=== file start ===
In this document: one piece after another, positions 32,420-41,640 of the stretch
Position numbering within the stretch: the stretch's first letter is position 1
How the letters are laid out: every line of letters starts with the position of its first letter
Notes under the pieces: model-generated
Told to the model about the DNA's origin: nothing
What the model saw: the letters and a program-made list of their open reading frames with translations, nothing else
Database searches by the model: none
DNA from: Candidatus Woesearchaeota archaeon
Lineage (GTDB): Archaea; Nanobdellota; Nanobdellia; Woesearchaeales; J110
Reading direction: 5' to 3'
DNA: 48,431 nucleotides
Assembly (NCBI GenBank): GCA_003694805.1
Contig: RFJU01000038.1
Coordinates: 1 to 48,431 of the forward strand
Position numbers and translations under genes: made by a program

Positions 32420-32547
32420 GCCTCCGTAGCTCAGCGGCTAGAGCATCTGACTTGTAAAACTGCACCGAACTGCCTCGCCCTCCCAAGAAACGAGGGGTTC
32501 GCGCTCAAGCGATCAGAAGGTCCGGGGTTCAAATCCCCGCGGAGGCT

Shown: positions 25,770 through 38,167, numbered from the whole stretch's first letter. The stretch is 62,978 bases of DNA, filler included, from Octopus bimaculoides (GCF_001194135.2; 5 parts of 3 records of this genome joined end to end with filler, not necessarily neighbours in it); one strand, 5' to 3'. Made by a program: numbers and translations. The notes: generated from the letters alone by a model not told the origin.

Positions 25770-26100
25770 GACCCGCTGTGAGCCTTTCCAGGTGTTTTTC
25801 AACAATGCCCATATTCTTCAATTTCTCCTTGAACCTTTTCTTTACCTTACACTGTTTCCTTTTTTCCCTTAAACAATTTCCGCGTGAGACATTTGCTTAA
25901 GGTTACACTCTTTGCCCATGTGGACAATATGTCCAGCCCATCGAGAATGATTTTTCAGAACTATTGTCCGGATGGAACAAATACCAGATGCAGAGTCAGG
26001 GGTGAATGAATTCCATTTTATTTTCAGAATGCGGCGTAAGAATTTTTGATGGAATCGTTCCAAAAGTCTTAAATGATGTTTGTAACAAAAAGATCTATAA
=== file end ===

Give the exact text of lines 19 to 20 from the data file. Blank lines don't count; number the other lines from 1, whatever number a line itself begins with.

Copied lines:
Shown: positions 25,770 through 38,167, numbered from the whole stretch's first letter. The stretch is 62,978 bases of DNA, filler included, from Octopus bimaculoides (GCF_001194135.2; 5 parts of 3 records of this genome joined end to end with filler, not necessarily neighbours in it); one strand, 5' to 3'. Made by a program: numbers and translations. The notes: generated from the letters alone by a model not told the origin.

Positions 25770-26100